Frances Elizabeth Farrell Viglielmo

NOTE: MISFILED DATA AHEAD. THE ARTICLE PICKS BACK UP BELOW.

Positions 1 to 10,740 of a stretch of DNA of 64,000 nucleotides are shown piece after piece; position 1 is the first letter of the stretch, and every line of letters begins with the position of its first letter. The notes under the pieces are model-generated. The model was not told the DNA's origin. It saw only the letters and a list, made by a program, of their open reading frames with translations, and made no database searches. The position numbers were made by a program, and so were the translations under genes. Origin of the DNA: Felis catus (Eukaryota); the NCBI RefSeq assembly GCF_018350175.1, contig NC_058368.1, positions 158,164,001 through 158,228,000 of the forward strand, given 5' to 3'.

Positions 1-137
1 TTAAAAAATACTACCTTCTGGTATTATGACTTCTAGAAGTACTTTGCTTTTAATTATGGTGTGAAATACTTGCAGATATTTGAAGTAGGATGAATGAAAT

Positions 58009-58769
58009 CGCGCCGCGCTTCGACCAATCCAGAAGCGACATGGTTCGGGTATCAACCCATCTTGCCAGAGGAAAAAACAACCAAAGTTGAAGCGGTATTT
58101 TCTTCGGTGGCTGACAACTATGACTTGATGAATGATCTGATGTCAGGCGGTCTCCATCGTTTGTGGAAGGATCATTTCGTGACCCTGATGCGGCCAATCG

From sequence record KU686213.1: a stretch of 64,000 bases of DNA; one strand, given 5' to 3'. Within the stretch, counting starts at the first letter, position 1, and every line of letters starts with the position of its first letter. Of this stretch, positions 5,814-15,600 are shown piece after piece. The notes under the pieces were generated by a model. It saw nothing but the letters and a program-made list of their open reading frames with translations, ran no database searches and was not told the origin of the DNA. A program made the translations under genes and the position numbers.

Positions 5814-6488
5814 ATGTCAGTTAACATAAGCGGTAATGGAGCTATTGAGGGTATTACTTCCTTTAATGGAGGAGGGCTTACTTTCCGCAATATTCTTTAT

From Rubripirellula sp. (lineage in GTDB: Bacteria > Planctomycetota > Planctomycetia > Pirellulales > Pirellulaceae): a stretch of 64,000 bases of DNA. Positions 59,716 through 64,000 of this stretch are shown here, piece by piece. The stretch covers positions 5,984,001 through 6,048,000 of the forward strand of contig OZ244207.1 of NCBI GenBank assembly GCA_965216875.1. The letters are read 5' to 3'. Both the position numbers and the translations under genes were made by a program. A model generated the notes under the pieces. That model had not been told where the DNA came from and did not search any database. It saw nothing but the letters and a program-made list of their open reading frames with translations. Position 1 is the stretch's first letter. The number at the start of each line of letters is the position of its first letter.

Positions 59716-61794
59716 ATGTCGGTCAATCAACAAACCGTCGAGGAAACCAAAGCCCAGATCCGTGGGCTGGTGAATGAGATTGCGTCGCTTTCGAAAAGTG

Frances Elizabeth Farrell Viglielmo, beloved wife and mother, went home to see Jesus on Feb. 3. The memorial service for Frances will be March 16 at 5:30 p.m. at Church of the Crossroads. She and her husband, Valdo Humbert Viglielmo, attended Crossroads for decades. Valdo passed away in November. Frances was born in Brooklyn, New York on July 11, 1931. She and her family moved to the Panama Canal Zone when Frances was only an infant. She attended Catholic boarding school in Panama as a child, which helped her to become bilingual in Spanish and English. Before meeting Valdo, Frances worked teaching English in Ecuador. These experiences in Central America would later help form the inspiration for her novel, The Company We Kept: Tribes of No Continuing Place. After attending junior college in Panama, Frances received her degree in English from Swarthmore College. She then went to Radcliffe College, where she received her Master's in English as a Second Language. It was there in Cambridge, Massachusetts where she would meet her husband. They married in 1959. Frances went to Japan with Valdo for his instrumental work in translating a major work of Japanese literature. However, she also taught English at the American School in Japan. The couple then returned to America for Valdo to teach at Princeton University. It was at Princeton where their son, Marc, was born. Valdo and Frances were in Japan a few years later when daughter, Emily, was born. The young family then moved to Honolulu when Valdo was offered tenure at the University of Hawaii at Manoa in 1965. Frances also would later teach English at Kansai Gaidai College in Aina Haina. Frances concentrated on raising her children, but also followed her great passion: music. Frances was in the chorus of several local Hawaii Opera Theater productions, which included Aida, Carmen, and La Traviata. Frances sang soprano in the choirs of St. Andrew's Cathedral, and later the Lutheran Church of Honolulu. Frances and Valdo were local political activists. Frances traveled on her own to Cuba to view the effects of socialism there. Frances and Valdo worked tirelessly for peace and justice, and were awarded the Peace Prize in Nagasaki, Japan in 1998. They helped to bring the Nagasaki Peace Bell to Honolulu. Prior to that, they also were granted one of the first Peacemaker Awards from the Church of the Crossroads as part of the church's annual Martin Luther King Jr. Day celebration. In Honolulu, Frances is survived by her children, Marc and Emily, as well as her church "ohana." Mom, I will love you forever- Emily Viglielmo Arrangements